follow the convictions that James had for only one reason -- the
were not Jews.  (Yet when Paul returned to Jerusalem he also tried to
bringing an offense.)  This does not make James wrong; it merely shows
error of the Galatians in trying to be Jews.

Besides, I do not see James as a "lone leader" in Jerusalem anyway.  I
the elders all assembled and involved in reviewing the evidences, and in
discussion, and in the final decisions.  James spoke for the group,
the consensus of all. And it was common among the Jews for one man to do

The one example of New Testament believers that we are missing today is
they followed the Lord Jesus Himself.  Scripture shows us individuals
this and local groups doing this.  They brought their concerns to Him,
then they acted on whatever He gave them to do.  Paul went to Jerusalem
the "problem" of the Gentiles, in order to see that the whole church
(Jews as 
well as Gentiles) would reach the same consensus.  And they did.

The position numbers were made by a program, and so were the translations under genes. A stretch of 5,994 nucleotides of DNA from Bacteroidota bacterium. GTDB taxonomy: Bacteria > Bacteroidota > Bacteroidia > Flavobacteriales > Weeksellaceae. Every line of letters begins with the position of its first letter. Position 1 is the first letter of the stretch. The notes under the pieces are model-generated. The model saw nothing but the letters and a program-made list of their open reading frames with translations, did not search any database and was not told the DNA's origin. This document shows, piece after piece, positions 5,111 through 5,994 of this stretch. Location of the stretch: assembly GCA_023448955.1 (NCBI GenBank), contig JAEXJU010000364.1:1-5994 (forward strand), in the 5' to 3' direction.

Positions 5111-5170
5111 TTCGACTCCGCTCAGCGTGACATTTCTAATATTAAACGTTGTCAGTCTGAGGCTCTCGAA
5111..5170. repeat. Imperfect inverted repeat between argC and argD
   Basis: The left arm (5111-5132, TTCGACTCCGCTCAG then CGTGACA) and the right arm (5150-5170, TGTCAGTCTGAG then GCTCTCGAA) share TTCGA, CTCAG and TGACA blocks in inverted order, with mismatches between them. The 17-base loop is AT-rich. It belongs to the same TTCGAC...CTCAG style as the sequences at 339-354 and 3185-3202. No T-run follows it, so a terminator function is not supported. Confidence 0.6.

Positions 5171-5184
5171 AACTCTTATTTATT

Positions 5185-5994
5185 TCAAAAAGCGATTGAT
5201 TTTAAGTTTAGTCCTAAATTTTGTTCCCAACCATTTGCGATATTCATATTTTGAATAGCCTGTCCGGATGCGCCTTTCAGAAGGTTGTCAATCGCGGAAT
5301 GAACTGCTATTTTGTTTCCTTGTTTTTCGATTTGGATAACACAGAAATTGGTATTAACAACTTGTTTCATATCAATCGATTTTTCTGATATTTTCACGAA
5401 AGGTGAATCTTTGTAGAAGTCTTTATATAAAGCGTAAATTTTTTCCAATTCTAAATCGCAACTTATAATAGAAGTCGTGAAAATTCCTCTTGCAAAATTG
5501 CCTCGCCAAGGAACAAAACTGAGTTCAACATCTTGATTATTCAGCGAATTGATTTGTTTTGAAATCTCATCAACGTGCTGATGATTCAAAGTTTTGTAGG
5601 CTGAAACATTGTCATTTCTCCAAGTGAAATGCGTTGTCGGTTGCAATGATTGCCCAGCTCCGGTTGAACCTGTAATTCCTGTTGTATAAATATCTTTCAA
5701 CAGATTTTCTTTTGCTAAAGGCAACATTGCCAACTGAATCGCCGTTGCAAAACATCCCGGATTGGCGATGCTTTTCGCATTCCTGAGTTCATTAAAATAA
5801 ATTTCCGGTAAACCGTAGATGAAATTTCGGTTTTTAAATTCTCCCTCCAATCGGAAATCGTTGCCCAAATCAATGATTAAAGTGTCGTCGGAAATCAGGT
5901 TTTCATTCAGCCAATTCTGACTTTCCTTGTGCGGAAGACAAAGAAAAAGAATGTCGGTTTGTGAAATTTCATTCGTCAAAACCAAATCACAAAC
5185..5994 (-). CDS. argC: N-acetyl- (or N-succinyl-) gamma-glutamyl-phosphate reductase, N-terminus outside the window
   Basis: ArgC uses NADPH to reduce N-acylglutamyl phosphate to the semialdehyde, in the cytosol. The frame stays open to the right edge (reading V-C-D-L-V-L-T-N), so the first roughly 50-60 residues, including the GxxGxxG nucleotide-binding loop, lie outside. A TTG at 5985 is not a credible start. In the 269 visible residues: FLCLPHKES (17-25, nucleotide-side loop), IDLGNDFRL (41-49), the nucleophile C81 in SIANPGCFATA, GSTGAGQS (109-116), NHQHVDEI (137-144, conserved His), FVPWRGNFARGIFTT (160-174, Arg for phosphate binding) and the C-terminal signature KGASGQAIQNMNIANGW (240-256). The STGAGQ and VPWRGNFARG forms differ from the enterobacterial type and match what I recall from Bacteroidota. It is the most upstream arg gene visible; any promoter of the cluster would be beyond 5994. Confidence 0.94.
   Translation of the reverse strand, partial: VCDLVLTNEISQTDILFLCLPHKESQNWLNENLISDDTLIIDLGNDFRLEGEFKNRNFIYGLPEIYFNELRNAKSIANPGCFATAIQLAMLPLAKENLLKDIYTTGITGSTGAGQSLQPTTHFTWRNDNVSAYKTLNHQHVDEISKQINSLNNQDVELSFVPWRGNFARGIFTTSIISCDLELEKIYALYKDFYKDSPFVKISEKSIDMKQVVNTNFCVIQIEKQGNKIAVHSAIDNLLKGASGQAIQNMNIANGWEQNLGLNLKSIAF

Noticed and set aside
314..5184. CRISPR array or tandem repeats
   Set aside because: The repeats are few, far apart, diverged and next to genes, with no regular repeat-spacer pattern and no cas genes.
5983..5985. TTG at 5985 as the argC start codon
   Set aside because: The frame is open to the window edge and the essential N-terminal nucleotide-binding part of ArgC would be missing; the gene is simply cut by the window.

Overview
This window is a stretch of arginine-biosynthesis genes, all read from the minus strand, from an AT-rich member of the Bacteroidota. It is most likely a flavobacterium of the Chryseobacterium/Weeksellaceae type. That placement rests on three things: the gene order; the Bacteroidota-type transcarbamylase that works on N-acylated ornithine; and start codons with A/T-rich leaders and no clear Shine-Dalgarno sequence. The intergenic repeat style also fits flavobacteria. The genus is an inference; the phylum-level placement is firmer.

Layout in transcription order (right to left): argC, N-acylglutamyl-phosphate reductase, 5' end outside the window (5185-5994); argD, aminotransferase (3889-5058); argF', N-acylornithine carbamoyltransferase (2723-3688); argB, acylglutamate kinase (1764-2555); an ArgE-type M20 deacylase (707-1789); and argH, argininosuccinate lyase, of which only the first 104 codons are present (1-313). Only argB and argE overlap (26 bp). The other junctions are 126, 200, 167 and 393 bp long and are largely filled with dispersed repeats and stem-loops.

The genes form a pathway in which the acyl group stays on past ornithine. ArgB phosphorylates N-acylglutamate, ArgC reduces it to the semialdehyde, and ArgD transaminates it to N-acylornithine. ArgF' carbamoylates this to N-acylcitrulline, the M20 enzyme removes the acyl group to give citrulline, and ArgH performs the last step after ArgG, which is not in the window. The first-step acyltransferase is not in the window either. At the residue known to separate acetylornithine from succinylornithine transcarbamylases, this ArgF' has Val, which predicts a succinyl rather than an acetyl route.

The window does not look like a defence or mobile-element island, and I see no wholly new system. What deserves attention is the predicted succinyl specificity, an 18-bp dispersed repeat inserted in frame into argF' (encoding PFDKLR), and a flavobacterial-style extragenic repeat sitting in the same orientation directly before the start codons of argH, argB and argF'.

I am the last one to advocate an IC style of church structure, and I am
last one to advocate a particular HC style of church structure.  Rather,
is enough to follow the Lord Jesus in all things pertaining to life and 
worship, allowing the Scriptures to encourage us along in our walk with

The Lord Jesus is able to lead His church.  We do not need any one man,
even a group of very sincere and earnest men, to tell the whole church
is right, and how to interpret the New Testament Scriptures.  I see no 
difference in that practice and what the IC is doing already.

To take an idea -- any idea at all -- and read that interpretation back
the Scriptures, even using it to sit as judge and jury over men of God
lived long ago, is foolishness on our part.  

We tend to forget our ignorance of those times.  We neglect the fact
that the 
Lord deliberately gives us only glimpses of the church in those days,
that the focus of Scripture is God's own work, and not on the people 
themselves, except that some men and women believed and walked with the
and others did not.

Hope this helps to clear up any confusion.